• Certain drugs such as acetalzolamide, sulfonamides, triamterene, indinavir and extremely high doses (over 4 grams per day) of acetylsalicylic acid (ASA)
  • Occurrence of kidney stones in family members
  • Repeated urinary tract infections
  • Too little liquid absorption
  • Overweight

Kidney stones: examinations and diagnosis

In many cases, the patient’s medical history already provides evidence of kidney stones. The actual diagnosis is made by the doctor using imaging techniques.

A common method of diagnosing kidney stones is ultrasound examination of the urogenital tract, which is often combined with X-ray examination of the kidneys, ureters and bladder.

Another diagnostic procedure is the excretory urography of the kidney and the urinary tract with X-ray contrast medium. The administration of contrast medium is not possible for people with contrast medium allergy or pre-existing kidney function impairment without extensive protective measures. For this reason, spiral CT, a modern form of computed tomography (CT), is increasingly recommended. This technique does not require a contrast medium and can be used as an alternative to urography.

Depending on the individual case, further examinations are necessary to diagnose kidney stones, for example a cystoscopy with X-ray imaging of the urinary tract from the bladder (retrograde ureteropyelography) or a scintigraphy (a nuclear medical examination procedure).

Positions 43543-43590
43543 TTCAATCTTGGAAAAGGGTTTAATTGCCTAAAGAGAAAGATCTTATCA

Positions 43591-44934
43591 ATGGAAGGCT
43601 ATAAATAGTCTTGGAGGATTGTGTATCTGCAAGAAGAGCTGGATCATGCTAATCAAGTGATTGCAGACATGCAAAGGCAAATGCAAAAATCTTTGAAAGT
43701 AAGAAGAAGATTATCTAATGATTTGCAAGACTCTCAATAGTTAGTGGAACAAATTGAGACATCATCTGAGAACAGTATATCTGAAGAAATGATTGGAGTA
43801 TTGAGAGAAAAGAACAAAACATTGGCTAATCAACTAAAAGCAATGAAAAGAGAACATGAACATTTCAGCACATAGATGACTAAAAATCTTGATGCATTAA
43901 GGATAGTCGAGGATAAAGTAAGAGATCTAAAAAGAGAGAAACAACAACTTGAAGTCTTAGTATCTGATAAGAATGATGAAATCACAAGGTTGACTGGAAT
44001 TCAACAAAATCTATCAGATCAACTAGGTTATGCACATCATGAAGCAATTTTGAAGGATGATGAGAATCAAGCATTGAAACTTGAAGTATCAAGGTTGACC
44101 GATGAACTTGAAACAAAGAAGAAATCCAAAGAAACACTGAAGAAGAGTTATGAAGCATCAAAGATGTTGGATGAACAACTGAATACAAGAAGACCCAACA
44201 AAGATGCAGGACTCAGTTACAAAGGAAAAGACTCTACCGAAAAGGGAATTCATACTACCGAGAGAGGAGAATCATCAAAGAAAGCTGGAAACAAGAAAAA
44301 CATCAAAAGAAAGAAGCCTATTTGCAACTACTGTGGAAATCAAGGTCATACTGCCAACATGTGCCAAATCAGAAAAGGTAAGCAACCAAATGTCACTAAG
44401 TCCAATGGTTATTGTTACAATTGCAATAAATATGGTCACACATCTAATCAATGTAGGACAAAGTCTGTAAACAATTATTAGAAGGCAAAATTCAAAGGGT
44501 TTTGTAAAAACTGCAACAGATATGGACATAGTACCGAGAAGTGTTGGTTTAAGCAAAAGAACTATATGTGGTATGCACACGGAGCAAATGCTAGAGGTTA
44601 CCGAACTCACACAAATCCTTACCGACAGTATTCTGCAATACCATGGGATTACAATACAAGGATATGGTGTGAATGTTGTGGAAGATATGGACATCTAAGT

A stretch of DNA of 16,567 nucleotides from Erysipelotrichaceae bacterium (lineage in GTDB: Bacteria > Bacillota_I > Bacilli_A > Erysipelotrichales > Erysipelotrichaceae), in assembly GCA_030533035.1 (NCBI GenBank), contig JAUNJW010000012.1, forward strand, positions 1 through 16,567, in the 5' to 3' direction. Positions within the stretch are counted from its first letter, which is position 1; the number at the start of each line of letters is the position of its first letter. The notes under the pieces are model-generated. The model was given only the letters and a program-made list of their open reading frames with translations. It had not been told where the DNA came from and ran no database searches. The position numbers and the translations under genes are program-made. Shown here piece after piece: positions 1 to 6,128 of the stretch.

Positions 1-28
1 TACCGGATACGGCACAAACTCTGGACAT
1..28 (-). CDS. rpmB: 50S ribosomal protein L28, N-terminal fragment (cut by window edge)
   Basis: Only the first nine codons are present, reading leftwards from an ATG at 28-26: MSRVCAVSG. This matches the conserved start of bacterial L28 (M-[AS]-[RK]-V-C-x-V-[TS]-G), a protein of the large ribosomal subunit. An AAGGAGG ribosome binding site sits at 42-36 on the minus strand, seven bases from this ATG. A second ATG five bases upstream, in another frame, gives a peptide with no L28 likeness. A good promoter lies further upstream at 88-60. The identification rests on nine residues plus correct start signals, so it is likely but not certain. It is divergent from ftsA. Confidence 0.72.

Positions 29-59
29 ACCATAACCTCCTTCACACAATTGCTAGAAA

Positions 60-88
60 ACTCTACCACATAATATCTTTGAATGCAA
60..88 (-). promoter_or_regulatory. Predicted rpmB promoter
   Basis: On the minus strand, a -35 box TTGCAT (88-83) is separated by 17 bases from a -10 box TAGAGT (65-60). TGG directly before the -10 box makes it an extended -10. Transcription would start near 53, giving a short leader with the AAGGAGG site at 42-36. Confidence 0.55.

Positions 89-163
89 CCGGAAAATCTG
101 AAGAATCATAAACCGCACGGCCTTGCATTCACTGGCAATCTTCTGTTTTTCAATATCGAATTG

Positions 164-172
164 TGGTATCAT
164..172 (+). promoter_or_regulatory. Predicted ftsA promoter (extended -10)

Additional examinations

If kidney disease is suspected, the urine is examined for blood, infections and chemical changes. Urine is also collected at least once over 24 hours in order to calculate the daily excretion of certain substances. Blood tests help to assess kidney function and to identify concomitant inflammation and possible metabolic diseases as the cause of kidney stones.

People with kidney stones should use a sieve when urinating to catch stones or parts of them when urinating. An examination of the deposits in the laboratory can provide information about the exact cause of stone formation. Then the kidney stones can be treated specifically, or the development of further stones can be prevented.

Kidney stones: Treatment

You can read everything important about the therapy of kidney stones in the article Kidney stones – treatment.

Kidney stones: course of disease and prognosis

Kidney stones can occur again and again. After successful treatment, 50 percent of patients experience stone formation again within ten years. However, this high relapse rate can be significantly reduced by good stone prophylaxis.

Complications

Kidney stones can, for example, lead to inflammation of the renal pelvis (pyelonephritis), to blood poisoning due to inflammation of the urinary tract (urosepsis) and to constrictions in the urinary tract. In very serious cases, kidney stones can cause acute kidney failure.

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Sandra Eades
Hello I am Sandra Eades, physician, researcher and author from Australia. I am working currently as researcher for a private institution. I have studied in Britain and Australia, where I currently reside. I write about research topics in the organization of the public health government agencies. For the iMS I write about general medical conditions. I also research scholar sources to provide information to writers of other articles. I also check the citations of scholar papers. Finally, I read other articles before they are published. I am also a mother of three children!